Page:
Rites and Ceremonies
Written by: Beth Davies-Stofka
In addition to these two widely practiced and sacred sacraments, some consider a handful of other rituals sacramental as well. In some churches, believers receive a "strengthening" blessing called confirmation at some time following their baptism. The sacrament of reconciliation, or confession, takes place when a repentant person confesses his or her sins in the presence of a priest, and is absolved. All denominations ordain vocational or professional ministers, and for some, ordination is a sacrament. Marriage is not only a civil contract but a sacrament, performed by the marrying couple before God, while the minister and congregation act as witnesses.
In the Roman Catholic tradition, a Christian who is close to death may receive the anointing of the sick, or extreme unction, from a priest who prays with the sick person while anointing them with oil. This sacrament is both an absolution of sin and a preparation for departure from this life, giving the sick person a sense of peace and confidence in God's mercy and salvation.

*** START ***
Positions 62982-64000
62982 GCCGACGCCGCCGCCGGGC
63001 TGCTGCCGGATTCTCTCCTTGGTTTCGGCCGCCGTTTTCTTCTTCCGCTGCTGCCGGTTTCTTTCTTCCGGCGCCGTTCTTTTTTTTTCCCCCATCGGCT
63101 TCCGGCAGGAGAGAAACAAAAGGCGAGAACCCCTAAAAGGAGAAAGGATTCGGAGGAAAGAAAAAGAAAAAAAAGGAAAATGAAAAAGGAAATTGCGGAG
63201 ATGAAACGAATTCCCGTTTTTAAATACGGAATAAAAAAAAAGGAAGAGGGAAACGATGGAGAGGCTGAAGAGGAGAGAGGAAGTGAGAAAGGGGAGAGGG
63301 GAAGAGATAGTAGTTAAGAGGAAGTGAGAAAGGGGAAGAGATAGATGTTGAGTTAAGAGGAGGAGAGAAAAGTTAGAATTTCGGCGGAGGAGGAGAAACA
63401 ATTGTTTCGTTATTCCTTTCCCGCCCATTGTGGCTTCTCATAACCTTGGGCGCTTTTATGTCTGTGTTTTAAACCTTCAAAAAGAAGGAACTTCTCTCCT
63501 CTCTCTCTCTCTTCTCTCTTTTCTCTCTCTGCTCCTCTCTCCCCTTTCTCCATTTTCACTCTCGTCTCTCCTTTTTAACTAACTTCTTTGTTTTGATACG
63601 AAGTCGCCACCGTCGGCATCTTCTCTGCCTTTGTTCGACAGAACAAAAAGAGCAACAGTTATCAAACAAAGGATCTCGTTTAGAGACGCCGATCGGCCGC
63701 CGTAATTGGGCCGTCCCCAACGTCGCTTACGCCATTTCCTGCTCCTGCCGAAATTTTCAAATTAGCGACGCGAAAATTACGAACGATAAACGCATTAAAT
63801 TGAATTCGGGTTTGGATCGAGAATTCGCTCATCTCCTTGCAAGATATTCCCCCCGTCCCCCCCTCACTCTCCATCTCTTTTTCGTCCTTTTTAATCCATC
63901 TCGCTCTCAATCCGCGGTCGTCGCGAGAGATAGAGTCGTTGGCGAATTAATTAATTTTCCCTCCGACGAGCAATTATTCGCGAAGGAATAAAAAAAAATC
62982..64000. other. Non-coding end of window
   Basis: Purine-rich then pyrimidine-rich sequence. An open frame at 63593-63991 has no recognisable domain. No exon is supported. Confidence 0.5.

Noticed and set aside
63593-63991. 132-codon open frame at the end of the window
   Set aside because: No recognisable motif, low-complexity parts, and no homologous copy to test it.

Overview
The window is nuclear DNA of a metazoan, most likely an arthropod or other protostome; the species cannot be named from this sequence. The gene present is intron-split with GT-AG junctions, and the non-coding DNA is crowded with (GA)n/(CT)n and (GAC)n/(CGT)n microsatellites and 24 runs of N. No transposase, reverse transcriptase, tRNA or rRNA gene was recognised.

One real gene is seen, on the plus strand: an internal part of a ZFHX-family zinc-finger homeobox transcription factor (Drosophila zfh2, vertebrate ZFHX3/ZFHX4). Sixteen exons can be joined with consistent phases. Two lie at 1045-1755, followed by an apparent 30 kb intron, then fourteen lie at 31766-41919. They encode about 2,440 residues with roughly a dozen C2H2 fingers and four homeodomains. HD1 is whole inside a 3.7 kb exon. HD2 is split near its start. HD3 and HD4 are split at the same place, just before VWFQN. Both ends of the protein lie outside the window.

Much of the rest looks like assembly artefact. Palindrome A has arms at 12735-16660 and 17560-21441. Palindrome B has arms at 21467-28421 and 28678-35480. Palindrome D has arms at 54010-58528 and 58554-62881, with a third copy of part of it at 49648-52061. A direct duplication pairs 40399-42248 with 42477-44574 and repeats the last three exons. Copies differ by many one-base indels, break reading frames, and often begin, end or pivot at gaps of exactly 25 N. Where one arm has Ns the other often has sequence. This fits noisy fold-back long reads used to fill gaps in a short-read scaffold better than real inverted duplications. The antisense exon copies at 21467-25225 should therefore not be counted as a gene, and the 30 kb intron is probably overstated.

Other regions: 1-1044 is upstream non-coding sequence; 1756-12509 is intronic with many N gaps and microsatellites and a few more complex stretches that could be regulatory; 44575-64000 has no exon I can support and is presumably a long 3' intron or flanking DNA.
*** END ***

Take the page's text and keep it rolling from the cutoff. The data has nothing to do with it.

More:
In the Christian view, death is a passage to the eternal life promised by Christ. The funeral rite combines the sorrow of loss with the joy and confidence Christians feel in the promise of the resurrection. At the funeral, Christians recall the brevity of life and the destiny of the soul, renewing their hope in the promise of resurrection and eternal life. While burial was the convention among Christians for many centuries, modern Christians may choose cremation as an alternative. Remembrance rituals include lighting a candle or saying prayers for the departed soul. Unlike some religions, Christians have no prescribed period of mourning for the dead.
The sacraments of the Christian churches are believed to be the visible or physical instruments of the delivery of God's grace, which is divine favor and divine love. Whether a tradition believes in many sacraments, or only a few, the goal of connecting the individual or community with God's grace is central to Christian worship and practice.
1. What is baptism? How did it originate?
2. What is the Eucharist? Why is there conflict about what happens within the blessed bread and wine?
3. Why is confirmation seen as a sacrament? Marriage?
4. Is death treated with a structured ritual? Explain.